Monday, April 29, 2019

Festival de Pâques - Génération @ Aix - Brahms & Mozart - 04/18/19

Brahms: Clarinet Trio in A Minor, Op. 114 
Robert Levin: Piano 
Aurélien Pascal: Cello 
Amaury Viduvier: Clarinet 
Mozart: Quintet in E-Flat Major for Piano and Winds, K.V. 452 
Rafael Angster: Bassoon 
Robert Levin: Piano 
Philibert Perrine: Oboe 
Nicolas Ramirez: Horn 
Amaury Viduvier: Clarinet

While the Festival de Pâques is evidently growing bigger and better every year, it still makes a laudable point of ensuring that exceptional young musicians get their share of the spotlight too in intermission-free one-hour concerts scattered throughout those two weeks. After all, everybody has to start somewhere, not to mention that those youngsters’ skills and enthusiasm are every bit as impressive as the ones of the more seasoned pros they collaborate with. And that’s what Génération @ Aix is about.
Therefore, after a morning spent at Fondation Vasarely and an afternoon at Musée Granet, my mom and I made our way to the eye-popping and intimate Théâtre du Jeu de Paume (Yes, the one with the bright red velvet walls and stunningly decorated ceiling) for our first concert of the evening at 6 p.m.
After bumping into some friends of my mom’s in the lobby, we took our seats and readied ourselves for chamber music works by Brahms and Mozart while keeping an eye on the clock. Not that we were particularly eager to get out of there, but once this concert was over, we would have to dash down the stately cours Mirabeau to the Conservatoire Darius Milhaud for our second and last concert of the evening – and last of the festival – at 8 p.m.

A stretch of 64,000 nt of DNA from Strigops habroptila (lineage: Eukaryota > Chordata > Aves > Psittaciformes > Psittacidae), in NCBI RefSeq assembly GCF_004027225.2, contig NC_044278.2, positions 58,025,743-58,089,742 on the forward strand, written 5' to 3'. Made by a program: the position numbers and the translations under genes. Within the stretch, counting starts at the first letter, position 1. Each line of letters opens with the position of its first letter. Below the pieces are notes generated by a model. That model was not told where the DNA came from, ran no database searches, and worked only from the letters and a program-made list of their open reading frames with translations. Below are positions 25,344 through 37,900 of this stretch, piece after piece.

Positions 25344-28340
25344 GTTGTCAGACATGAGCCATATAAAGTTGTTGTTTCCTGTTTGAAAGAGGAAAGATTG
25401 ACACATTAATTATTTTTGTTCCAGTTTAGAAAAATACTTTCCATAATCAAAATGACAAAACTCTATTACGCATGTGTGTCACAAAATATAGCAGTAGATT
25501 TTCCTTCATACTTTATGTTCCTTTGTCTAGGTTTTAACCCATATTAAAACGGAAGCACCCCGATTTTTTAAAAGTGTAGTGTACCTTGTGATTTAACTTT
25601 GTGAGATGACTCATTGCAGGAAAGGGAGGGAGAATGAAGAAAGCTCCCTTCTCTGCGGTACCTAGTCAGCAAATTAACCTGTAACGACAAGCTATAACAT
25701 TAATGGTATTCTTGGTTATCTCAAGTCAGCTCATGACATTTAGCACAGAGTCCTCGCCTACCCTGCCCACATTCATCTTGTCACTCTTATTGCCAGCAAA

And what better way to get into a musical mood than with more Brahms? Refreshingly featuring the often overlooked clarinet as the primary instrument, his fairly traditional four-movement Clarinet Trio is generally somber and contemplative, but still contains a healthy amount of the exquisite Romantic melodies we have come to expect from him, as well as more unexpected rhythms that cannot but pique the listener’s interest. 
Nonplussed by all the attention thrown upon him, and taking full advantage of the appealing score, clarinetist Amaury Viduvier delivered a downright virtuosic performance, beautifully highlighting how well-crafted the composition was and what a genuine thrill it was to play it. Not to be outdone, cellist Aurélien Pascal made the most of his exciting exchanges with the clarinet while veteran pianist Robert Levin kept things running smoothly.
Upon completing his Quintet in E-Flat Major for Piano and Winds, Mozart famously wrote to his father that he considered it to be the best thing he had written in his life, which is really saying something coming from one of the most talented and prolific composers ever. After hearing the highly imaginative and perfectly balanced piece though, it was hard to argue.
Democratically combining the four intrinsically different wind instruments that are the oboe, the clarinet, the horn and the bassoon in order to create cool new sounds was probably an irresistible challenge for the ever-inquisitive artist. The fact that he smashingly succeeded became quickly clear as each instrument made its specific voice heard no fuss, no muss while seamlessly blending in the ensemble for a boldly unusual, naturally elegant and downright engaging result.

The ovation was so intense that the five musicians involved in the Mozart performance came back for a repeat of the cadenza of the last movement, after confessing that they had on idea they were going to play so well, and therefore had no encore up their sleeves. But then again, who could possibly complain about listening to Mozart again?

1 comment:

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